She hurled a bag to me from the back seat and told me to quickly stuff my packed lunch and anorak into it. I did as I was told, scared she'd lash back at me. She never did such a thing, but her mood that day and the way she was cautious with every word, scared me like hell.

So whispering a solemn goodbye, I hurried off through the school gates and left her to drive off into the bitter weather, the approaching storm. Maybe it would have been best to forget about it, and that's what I intended to do, but no matter how much I tried, everything that day reminded me of what happened that morning. Every person and being was just a hurtful obstacle standing in my way.

Everything hit me hard in the head, in my stomach, in my mind.

Like I was meant to be the punching bag.


But that wasn't all. The day went by and still, every word and everyone was a jumbled up playlist replaying in my head.


Shut up.

It was as if my mind was playing a trick on me, not letting me take in anything and flush it away so it could be forgotten forever. Everything hung onto me like it could never let go. Everything, and everyone, turned against me.

~ ~ ~

Now I never like to think about that day, unless I'm reflecting on the evening when I first found the key. You see, what happened with my Mother wasn't something she wanted to share with me until I was much older. Why, I wasn't sure at the time, but I definitely got the impression I'd have to keep all my questions to myself. And whilst my Mother tried her best to go back to her usual self, it never worked. She'd shout at me for forgetting to hang up my coat; at using up the last of the toilet paper; for not offering to lay the table. Every single thing made her words backfire and scream their way into me. I felt like I was tiny, ever so tiny, and she was a giant looming right over me.

So that night, all my emotions let loose. From being someone my Mummy cared about more than anyone in the world and someone who never worried about friendships or classmates, I became a shy little girl who spent her nights crying herself to sleep. I wanted my Mummy there to tuck me into bed and sing me a lullaby to sleep like she always would; I wanted her to be my human alarm and shake me alive into the next day; I wanted that comfort any child would want when they were feeling down.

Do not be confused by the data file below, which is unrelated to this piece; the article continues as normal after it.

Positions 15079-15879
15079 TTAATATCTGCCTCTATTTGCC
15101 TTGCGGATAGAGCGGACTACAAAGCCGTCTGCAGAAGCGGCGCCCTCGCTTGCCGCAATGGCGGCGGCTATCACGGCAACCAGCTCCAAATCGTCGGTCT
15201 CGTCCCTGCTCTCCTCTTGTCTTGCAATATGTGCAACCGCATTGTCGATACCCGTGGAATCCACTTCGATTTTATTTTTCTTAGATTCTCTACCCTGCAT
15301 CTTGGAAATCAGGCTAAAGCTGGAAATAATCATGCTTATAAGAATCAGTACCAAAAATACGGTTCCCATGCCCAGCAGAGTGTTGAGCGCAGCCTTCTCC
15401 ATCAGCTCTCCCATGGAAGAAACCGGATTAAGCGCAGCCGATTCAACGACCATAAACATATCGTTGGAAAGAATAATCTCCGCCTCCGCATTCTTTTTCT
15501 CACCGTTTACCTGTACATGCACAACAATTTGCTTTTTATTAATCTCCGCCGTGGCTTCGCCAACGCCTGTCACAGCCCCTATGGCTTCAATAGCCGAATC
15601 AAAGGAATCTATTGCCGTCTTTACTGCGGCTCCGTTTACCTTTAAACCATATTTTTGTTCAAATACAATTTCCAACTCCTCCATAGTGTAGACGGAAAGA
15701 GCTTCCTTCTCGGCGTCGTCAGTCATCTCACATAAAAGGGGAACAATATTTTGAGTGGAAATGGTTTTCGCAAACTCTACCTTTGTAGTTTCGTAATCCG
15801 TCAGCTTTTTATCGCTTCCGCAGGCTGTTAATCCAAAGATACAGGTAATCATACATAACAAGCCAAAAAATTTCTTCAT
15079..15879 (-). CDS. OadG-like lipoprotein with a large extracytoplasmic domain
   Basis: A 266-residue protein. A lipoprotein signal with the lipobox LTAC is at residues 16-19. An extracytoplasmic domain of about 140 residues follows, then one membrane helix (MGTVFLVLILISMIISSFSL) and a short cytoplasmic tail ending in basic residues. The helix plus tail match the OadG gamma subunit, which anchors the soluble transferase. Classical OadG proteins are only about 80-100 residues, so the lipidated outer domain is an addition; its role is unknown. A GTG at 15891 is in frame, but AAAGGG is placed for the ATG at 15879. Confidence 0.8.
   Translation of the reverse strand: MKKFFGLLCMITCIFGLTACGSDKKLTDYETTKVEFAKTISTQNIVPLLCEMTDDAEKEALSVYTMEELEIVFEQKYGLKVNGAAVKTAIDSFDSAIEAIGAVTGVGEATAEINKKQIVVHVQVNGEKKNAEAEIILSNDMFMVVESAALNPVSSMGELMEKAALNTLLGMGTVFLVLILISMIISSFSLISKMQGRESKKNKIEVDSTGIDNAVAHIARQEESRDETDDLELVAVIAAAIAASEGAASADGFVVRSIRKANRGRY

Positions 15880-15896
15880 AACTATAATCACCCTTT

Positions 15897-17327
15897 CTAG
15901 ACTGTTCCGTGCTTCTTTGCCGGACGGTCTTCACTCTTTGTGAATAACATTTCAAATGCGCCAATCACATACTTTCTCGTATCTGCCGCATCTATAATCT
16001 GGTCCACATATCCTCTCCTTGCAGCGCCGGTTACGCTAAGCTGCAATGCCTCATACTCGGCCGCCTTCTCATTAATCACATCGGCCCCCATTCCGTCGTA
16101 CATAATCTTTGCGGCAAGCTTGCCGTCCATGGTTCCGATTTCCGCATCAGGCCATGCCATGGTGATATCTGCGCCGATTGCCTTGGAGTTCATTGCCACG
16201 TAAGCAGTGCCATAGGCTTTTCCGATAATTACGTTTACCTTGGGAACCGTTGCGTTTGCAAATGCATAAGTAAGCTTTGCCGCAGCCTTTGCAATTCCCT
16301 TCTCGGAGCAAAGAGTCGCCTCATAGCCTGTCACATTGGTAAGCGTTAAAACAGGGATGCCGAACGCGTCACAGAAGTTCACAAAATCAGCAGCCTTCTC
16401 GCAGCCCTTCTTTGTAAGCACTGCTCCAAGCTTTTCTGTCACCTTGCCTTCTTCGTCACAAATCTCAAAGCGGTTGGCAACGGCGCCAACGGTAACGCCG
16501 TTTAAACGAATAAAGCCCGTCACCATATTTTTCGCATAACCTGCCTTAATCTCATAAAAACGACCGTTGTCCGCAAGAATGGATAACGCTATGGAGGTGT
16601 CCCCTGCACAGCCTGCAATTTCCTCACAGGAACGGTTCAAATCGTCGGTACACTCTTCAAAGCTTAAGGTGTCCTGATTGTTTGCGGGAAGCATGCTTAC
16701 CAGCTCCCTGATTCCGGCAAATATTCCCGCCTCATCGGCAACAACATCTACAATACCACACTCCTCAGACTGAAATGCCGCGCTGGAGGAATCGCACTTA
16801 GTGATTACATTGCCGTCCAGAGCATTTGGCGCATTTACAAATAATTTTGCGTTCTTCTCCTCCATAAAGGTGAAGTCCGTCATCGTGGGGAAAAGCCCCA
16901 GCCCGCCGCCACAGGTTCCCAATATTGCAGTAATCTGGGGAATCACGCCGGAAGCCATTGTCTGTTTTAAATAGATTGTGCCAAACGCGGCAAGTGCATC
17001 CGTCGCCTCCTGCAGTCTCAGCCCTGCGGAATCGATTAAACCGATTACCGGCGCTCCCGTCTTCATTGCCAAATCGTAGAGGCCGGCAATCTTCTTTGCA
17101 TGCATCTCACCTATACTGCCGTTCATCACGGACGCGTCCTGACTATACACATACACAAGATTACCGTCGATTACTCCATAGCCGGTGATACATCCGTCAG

Except my Mummy was the problem.

And as Mummy's problem slowly died away, my problem was gradually growing. Living with the lives of everyone in your very soul was hard to believe was even possible. Being eight you'd want to take it as a mission, as a new adventure, but I couldn't. This wasn't a joke and I had to take it seriously.

So that night, when all other children would have sunk deep into the mattress of their comforting bed, I sat up, torch at the ready, reading a book. It wasn't any kind of book - it was the book. It was the book that told me exactly what I had to do and how to do it fast; it told me the strengths of my control and the weaknesses; the power I had that was uncontrollable; the way certain words must be unspoken to the outside world. Whilst I was living my everyday life this very book was sitting, hiding, in my bookshelf, ready to be opened. If I hadn't noticed that little key there that day, I wouldn't have watched as it almost came alive before my very eyes, flying across the room and slotting itself into the lock on the book on my shelf. Hand reaching out I had touched the lock, to find it was only an illustration. How had the key just disappeared? I never knew. All I needed to know was that to open the book you needed the key - like you would need the key to open a door.

Every night after, I spent my evenings examining every inch of the book. Letting the key slot itself into the book, I got to reveal more secrets every day, learning more about the life of the resisting power. My eyes had some sort of laser that connected with the key on my palm, therefore telling it to open the book of the future. It was the most interesting book I'd read in ages. From front to back it was a new world; a new universe; a new future, waiting to be fulfilled.

Except I had to remind myself this wasn't a story.

This was, and still is now, real life.